- Step 1: Admit it Come to terms with your compulsive lying; admitting you have a problem will help you face it head-on. Tell trusted family and friends about your issue -- they'll act as a support system as you work to stop your behavior.
- Step 2: See a professional Make an appointment with a licensed mental health professional; diagnosing your issue is essential to determining the most effective treatment.
- TIP: Many compulsive liars suffer from personality disorders, like obsessive-compulsive disorder or antisocial personality disorder.
- Step 3: Observe yourself Practice cognitive behavioral therapy, a common treatment for other compulsive behaviors. Monitor yourself for lies; then stop and admit your untruths aloud every time you catch yourself.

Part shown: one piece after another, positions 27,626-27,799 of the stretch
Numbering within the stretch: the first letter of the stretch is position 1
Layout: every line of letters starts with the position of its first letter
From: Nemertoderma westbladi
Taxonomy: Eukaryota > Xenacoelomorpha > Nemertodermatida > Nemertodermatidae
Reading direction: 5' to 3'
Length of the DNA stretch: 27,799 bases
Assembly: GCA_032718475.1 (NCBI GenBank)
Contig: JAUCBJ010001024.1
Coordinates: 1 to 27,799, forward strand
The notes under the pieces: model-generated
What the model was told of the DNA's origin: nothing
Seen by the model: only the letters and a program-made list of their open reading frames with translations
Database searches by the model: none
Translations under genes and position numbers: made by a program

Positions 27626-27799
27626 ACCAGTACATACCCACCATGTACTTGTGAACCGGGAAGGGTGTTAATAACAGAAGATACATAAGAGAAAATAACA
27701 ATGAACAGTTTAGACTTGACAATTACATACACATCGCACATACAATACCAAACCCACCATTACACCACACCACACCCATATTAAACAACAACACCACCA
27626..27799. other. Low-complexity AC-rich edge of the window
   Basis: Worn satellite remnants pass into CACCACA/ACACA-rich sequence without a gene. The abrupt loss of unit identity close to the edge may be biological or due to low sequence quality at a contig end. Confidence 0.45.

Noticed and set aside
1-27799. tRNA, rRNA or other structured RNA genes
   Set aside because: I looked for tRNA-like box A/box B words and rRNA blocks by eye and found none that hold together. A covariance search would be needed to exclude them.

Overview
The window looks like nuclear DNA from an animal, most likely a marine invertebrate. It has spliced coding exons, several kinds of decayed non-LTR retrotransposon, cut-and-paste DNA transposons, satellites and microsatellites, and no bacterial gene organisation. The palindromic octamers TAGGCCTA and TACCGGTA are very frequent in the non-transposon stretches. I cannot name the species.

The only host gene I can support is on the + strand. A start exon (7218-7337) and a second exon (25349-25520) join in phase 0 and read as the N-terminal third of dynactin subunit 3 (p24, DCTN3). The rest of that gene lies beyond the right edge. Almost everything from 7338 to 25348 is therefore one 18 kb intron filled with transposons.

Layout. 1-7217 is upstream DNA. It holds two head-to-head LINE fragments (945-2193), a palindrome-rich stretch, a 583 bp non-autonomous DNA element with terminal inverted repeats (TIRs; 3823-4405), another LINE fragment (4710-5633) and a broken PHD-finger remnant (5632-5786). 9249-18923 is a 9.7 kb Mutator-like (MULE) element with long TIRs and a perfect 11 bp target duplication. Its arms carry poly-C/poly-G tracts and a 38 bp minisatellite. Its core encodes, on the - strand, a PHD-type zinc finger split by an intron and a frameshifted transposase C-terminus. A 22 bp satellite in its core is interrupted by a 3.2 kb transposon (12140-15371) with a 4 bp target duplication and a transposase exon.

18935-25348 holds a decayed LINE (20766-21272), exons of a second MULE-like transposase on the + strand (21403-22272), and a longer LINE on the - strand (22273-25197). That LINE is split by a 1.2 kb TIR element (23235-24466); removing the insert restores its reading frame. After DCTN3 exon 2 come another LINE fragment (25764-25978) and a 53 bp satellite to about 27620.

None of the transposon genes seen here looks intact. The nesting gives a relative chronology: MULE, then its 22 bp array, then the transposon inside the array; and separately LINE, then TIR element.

- TIP: Keep a log of when and why you're lying to understand what triggers your behavior.
- Step 4: Consider medication Talk with your doctor about pharmacological treatment -- though no medication specifically designed to treat mythomania exists, a number of prescription drugs have been shown to help curb unwanted compulsive urges.
- Step 5: Be persistent Stick with your treatment -- correcting any behavior you've developed over time is challenging, but with a determined attitude and the proper help, you can make a positive change in your life.
- FACT: One study found that pathological liars had more white matter and slightly less gray matter in their brains than people who normally tell the truth.
You Will Need
- Awareness of your problem
- Mental health professional
- Journal (optional)
- Prescription medication (optional)